Search the Bible
* powered by Bible Study Tools

Exodus 36:5

    Exodus 36:5 Translations

    King James Version (KJV)

    And they spake unto Moses, saying, The people bring much more than enough for the service of the work, which the LORD commanded to make.

    American King James Version (AKJV)

    And they spoke to Moses, saying, The people bring much more than enough for the service of the work, which the LORD commanded to make.

    American Standard Version (ASV)

    And they spake unto Moses, saying, The people bring much more than enough for the service of the work which Jehovah commanded to make.

    Basic English Translation (BBE)

    And said to Moses, The people are giving much more than is needed for the work which the Lord has given us orders to do.

    Webster's Revision

    And they spake unto Moses, saying, The people bring much more than enough for the service of the work which Jehovah commanded to make.

    World English Bible

    They spoke to Moses, saying, "The people bring much more than enough for the service of the work which Yahweh commanded to make."

    English Revised Version (ERV)

    and they spake unto Moses, saying, The people bring much more than enough for the service of the work, which the LORD commanded to make.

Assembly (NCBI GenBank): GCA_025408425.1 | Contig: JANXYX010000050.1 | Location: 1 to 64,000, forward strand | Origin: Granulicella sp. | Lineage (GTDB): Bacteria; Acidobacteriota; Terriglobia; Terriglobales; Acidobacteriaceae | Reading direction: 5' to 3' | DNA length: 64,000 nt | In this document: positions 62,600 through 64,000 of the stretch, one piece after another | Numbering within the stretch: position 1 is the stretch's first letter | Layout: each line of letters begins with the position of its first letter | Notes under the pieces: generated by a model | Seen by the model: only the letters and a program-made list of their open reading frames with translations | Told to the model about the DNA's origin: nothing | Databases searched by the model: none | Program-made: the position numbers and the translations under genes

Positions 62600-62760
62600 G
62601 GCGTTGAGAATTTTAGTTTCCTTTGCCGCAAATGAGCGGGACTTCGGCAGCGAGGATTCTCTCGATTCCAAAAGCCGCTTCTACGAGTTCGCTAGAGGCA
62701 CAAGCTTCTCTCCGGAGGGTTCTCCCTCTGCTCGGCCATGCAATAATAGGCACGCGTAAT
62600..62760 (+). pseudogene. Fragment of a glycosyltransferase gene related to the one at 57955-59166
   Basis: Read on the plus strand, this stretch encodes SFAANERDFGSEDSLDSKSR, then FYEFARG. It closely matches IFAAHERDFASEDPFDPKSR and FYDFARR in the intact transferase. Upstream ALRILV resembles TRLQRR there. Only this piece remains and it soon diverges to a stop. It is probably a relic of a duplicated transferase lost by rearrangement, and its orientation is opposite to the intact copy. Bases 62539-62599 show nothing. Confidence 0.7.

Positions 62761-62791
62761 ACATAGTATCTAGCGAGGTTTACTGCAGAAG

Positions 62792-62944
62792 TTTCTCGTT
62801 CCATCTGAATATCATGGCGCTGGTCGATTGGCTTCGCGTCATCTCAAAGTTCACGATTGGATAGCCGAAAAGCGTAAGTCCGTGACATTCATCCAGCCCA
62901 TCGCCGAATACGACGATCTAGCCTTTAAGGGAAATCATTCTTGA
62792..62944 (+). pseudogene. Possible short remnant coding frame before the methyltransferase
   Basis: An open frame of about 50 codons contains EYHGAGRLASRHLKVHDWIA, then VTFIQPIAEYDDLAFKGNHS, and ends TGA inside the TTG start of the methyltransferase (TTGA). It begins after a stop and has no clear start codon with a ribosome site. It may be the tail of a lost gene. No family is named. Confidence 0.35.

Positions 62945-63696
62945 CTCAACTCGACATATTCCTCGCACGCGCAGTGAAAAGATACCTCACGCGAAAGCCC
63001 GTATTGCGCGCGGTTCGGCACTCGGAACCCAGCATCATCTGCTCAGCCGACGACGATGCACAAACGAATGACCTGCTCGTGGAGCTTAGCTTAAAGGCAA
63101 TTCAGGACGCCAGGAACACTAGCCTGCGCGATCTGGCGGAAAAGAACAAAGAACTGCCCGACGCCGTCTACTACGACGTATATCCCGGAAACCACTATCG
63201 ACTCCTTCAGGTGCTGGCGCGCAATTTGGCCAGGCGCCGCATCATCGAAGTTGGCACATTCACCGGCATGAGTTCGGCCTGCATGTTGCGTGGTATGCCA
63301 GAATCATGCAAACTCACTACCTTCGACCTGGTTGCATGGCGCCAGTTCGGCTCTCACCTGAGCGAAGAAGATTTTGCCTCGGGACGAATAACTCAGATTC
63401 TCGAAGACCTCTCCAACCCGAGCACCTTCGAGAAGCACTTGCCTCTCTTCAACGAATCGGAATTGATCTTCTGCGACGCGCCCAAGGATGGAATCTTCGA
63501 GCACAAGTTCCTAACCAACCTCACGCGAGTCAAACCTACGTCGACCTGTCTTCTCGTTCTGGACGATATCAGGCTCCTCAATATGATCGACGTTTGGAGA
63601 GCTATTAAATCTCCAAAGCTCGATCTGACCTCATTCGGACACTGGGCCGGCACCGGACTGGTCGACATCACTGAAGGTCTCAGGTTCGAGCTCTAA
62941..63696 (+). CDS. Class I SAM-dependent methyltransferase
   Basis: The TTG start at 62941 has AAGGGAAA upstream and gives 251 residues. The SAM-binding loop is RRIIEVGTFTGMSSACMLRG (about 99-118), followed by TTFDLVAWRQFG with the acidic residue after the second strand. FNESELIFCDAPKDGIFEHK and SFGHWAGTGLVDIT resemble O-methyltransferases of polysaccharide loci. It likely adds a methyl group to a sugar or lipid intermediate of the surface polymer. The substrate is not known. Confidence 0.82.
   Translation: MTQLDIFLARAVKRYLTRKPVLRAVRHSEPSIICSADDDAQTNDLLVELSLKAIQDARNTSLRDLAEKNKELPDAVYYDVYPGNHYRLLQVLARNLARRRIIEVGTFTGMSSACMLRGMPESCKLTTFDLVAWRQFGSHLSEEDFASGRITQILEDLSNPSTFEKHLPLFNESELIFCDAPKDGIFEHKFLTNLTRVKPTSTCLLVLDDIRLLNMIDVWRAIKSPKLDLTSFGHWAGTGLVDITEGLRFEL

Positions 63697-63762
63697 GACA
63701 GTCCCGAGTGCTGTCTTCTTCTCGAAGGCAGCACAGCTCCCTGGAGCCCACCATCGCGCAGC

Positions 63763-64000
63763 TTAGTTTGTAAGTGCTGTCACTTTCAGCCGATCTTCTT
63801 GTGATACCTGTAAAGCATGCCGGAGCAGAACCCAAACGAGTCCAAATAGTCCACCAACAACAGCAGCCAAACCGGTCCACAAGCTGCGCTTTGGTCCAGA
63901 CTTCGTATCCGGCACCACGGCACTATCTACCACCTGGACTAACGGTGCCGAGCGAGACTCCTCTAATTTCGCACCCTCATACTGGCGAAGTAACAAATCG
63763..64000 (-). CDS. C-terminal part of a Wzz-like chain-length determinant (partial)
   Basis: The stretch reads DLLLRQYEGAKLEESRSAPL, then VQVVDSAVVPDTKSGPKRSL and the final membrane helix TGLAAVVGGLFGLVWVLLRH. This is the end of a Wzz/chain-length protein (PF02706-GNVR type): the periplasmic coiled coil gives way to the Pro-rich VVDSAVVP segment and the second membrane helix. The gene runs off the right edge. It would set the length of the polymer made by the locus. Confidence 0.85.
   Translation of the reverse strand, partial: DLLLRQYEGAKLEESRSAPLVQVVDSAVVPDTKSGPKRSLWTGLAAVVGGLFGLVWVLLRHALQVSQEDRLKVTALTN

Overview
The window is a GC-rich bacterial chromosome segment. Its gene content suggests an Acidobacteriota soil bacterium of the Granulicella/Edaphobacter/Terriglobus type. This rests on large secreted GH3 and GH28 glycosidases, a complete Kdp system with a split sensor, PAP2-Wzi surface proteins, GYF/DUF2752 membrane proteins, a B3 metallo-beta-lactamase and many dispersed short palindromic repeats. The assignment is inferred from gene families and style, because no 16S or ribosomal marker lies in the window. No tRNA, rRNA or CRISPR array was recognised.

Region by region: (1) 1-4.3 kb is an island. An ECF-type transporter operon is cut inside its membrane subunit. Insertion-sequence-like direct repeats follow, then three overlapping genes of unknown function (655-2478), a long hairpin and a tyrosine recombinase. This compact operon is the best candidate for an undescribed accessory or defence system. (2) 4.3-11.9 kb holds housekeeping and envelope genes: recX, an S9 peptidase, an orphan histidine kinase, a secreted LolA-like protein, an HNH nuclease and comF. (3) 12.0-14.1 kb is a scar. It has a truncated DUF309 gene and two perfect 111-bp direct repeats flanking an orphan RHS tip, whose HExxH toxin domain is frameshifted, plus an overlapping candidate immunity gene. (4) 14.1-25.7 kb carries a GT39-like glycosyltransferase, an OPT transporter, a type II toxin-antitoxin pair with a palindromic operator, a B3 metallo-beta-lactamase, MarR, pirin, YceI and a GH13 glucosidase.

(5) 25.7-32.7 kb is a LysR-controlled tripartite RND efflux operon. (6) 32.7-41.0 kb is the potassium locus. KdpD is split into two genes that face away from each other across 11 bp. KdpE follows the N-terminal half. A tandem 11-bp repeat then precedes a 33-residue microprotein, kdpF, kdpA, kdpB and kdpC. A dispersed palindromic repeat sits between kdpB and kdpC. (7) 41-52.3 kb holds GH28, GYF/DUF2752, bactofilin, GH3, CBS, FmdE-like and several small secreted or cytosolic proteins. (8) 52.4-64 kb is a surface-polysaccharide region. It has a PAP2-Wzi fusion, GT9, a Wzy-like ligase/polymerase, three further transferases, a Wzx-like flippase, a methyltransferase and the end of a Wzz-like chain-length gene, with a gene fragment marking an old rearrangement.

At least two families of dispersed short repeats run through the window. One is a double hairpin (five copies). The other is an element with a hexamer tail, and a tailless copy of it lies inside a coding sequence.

Clarke's Commentary on Exodus 36:5

    The people bring much more than enough - With what a liberal spirit do these people bring their free-will offerings unto the Lords! Moses is obliged to make a proclamation to prevent them from bringing any more, as there was at present more than enough! Had Moses been intent upon gain, and had he not been perfectly disinterested, he would have encouraged them to continue their contributions, as thereby he might have multiplied to himself gold, silver, and precious stones. But he was doing the Lord's work, under the inspiration of the Divine Spirit, and therefore he sought no secular gain. Indeed, this one circumstance is an ample proof of it. Every thing necessary for the worship of God will be cheerfully provided by a people whose hearts are in that worship. In a state where all forms of religion and modes of worship are tolerated by the laws, it would be well to find out some less exceptionable way of providing for the national clergy than by tithes. Let them by all means have the provision allowed them by the law; but let them not be needlessly exposed to the resentment of the people by the mode in which this provision is made, as this often alienates the affections of their flocks from them, and exceedingly injures their usefulness. See Clarke's note on Genesis 28:22, in fine, where the subject is viewed on all sides.